Sunday, January 7, 2018
Week 52 (Book 2): Esther and Bringing Redemption to the World
Week fifty two, the last week of the year, is also the week of Rosh Hashanah. In the portion of Haazinu, Hashem tells Moshe that he will see the land he is giving to the children of Israel from afar, but that he will not enter it. (On Rosh Hashanah we envision the potential of the entire new year, before even “entering” it. We should look at it with Moshe’s eyes, elevating it.) Once we do enter the new year, then we leave the old one behind, and start completely a new, Hashem gives us a new lease on life.
The Haftarah for Haazinu has only 51 verses, which would then leave one missing for this week. However, the following verse in the Book of Samuel II appears to be quite appropriate as a summary and conclusion to the Haftarah, and to King David’s life as well (just as this week serves as both a summary and conclusion of the entire year): “And these are the last words of David; the saying of David the son of Jesse, and the saying of the man raised on high, the anointed of the G-d of Jacob, And the sweet singer of Israel.”
During this week, the quality needed to acquire the Torah is not only related to the previous week’s, relating a statement in the name of one who said it, but is also includes an additional quality of bringing redemption to the world. (On Rosh Hashanah, the fate of the world is determined)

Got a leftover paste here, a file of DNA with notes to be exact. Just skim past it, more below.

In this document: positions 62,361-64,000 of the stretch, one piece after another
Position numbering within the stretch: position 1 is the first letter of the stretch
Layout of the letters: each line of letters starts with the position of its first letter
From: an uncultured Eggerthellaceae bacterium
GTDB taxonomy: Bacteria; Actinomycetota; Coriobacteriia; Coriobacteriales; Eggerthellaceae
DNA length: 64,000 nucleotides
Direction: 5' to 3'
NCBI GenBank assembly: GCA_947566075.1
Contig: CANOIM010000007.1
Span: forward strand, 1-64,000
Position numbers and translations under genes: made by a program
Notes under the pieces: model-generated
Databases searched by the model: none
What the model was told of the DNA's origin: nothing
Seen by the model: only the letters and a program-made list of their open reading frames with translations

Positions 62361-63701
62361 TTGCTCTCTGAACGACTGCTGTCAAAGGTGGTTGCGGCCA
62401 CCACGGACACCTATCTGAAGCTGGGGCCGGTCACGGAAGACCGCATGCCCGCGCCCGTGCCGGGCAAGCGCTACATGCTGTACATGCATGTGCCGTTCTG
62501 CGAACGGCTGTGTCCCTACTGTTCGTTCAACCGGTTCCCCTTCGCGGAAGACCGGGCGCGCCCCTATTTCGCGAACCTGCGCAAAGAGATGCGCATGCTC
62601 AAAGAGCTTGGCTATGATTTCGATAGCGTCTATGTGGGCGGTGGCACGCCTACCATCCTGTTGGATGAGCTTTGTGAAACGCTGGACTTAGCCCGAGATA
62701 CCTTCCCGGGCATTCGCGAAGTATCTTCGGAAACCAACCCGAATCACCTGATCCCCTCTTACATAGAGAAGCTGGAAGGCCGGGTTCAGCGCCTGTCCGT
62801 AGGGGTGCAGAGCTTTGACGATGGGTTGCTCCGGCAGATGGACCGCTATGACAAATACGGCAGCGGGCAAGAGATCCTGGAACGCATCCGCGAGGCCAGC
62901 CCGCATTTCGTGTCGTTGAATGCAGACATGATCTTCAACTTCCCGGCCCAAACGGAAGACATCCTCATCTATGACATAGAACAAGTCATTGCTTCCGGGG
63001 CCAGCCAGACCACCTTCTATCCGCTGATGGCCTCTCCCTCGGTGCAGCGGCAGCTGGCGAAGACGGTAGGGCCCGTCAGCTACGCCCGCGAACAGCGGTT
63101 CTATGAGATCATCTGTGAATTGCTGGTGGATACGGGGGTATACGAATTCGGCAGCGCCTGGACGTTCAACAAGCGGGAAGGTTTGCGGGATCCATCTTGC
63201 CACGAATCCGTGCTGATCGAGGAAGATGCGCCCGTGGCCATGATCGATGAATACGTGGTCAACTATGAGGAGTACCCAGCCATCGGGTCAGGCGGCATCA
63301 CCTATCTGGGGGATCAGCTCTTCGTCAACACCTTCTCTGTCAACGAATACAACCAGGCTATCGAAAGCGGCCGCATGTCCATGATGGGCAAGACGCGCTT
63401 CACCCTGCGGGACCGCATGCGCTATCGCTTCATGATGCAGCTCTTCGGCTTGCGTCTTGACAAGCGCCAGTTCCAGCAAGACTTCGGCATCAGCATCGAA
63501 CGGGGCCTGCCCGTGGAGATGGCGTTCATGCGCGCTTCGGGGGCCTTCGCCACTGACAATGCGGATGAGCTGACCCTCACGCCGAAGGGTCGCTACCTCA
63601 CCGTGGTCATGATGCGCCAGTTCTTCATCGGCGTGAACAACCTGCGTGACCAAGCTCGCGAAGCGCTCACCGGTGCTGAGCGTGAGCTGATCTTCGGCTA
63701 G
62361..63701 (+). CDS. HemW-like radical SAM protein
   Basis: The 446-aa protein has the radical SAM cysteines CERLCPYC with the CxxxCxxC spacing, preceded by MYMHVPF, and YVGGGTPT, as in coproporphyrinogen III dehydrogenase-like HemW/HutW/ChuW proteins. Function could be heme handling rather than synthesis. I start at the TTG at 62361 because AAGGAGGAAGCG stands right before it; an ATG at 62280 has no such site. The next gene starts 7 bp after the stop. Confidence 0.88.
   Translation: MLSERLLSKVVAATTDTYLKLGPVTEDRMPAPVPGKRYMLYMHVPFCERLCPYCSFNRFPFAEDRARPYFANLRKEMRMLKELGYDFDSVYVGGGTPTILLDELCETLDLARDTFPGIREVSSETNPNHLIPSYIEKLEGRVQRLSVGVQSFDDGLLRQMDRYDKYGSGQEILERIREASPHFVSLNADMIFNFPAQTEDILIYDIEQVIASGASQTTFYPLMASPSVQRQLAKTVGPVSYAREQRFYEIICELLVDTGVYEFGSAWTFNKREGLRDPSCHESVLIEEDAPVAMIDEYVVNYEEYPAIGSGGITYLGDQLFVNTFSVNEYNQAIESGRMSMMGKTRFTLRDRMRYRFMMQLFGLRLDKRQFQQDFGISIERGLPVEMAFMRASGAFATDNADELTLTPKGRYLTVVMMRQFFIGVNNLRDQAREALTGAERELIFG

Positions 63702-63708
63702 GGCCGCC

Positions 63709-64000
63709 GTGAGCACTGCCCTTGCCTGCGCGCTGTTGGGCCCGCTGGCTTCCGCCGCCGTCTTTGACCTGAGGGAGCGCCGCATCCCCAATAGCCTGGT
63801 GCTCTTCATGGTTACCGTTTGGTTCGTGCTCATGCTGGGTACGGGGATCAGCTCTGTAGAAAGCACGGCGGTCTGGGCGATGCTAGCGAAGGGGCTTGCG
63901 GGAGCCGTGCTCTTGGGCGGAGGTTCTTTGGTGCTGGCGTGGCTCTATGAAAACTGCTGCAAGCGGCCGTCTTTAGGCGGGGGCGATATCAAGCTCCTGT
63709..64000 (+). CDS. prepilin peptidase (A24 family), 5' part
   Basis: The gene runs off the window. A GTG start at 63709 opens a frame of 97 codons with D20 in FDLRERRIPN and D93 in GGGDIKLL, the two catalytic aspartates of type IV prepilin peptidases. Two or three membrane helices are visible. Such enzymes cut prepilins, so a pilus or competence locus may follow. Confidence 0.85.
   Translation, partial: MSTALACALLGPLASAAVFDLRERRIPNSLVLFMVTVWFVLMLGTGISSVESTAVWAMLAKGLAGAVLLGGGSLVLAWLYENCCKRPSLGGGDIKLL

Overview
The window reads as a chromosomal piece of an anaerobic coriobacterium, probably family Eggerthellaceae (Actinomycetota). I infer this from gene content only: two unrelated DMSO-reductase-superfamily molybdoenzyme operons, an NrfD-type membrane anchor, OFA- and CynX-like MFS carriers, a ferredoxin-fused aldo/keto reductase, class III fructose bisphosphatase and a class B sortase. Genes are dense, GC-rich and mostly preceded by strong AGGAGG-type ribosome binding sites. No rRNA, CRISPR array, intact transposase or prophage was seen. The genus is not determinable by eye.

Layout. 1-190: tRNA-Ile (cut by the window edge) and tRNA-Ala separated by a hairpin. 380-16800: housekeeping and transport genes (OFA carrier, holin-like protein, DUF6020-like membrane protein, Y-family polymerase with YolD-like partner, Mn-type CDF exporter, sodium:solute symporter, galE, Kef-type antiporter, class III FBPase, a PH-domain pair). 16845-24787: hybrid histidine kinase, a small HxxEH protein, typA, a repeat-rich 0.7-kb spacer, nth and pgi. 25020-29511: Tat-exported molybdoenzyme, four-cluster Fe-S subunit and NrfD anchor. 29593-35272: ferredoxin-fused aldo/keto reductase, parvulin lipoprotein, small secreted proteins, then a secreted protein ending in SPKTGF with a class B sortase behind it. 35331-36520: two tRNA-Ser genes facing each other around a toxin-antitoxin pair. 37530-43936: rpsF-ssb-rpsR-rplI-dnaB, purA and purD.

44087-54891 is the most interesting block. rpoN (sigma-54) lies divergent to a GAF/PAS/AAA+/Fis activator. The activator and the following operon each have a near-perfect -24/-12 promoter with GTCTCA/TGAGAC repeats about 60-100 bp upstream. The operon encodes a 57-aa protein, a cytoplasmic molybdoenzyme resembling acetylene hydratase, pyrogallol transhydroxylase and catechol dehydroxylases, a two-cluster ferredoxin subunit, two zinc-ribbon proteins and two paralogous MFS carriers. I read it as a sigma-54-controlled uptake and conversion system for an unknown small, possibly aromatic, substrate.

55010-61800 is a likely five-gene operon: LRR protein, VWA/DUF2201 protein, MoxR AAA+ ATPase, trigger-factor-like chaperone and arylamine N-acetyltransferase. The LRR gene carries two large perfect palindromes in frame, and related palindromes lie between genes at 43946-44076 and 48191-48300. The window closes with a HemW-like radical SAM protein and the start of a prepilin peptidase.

The prophetess for this week is Esther, which is quite appropriate, given that Esther is specifically mentioned in Pirkei Avot’s description above, which shows how she exemplifies this quality. Esther is the last of the prophets, and she is also a queen. Her relationship to the king reflects our relationship with the King of the Universe. Our sages teach us that in the Megillah itself, whenever the word “king” is used by itself, it is actually a reference to G-d.
This week’s levitical city is Jazer. It was a land that was good for pasture, it was in the land of Jazer, as well as Gilad, that the tribes of Reuben and Gad chose as the land to settle on the other side of the Jordan river. Simlar to Moshe himself, these tribes do not settle in the Land of Israel proper. Instead, they choose to elevate the land outside of it, in this way expanding the Land’s borders.
Jazer was good for pasture; it was regarding this land that the Torah describes the discussion between these tribes and Moshe, at the very end of the Book of Numbers, at the end of their journey of forty years in the desert. That discussion involves the need to judge others favorably, and to set a good example, thereby making it easier for others to judge you in that light. It is not always easy to do that, and perhaps that is a reason that land is called Jazer, which can also be read as “Yud” Ezer. Yud is a reference to Hashem. Ezer means “help.” In other words, “G-d will help.”
The Midrash states that the spies of Jazer had so much faith in Hashem and in Moshe’s prayers, that not only did they succesffuly spy the city, they went ahead and conquered it as well.
 This week would is also related to Sarah, and Rebbetzin Shterna Sarah, wife of the Fifth Lubbavitcher Rebbe, the Rebbe Rashab. Shterna means star, and Esther also means star, as does Ayelet haShachar.
Posted by Kahane at 9:03 AM
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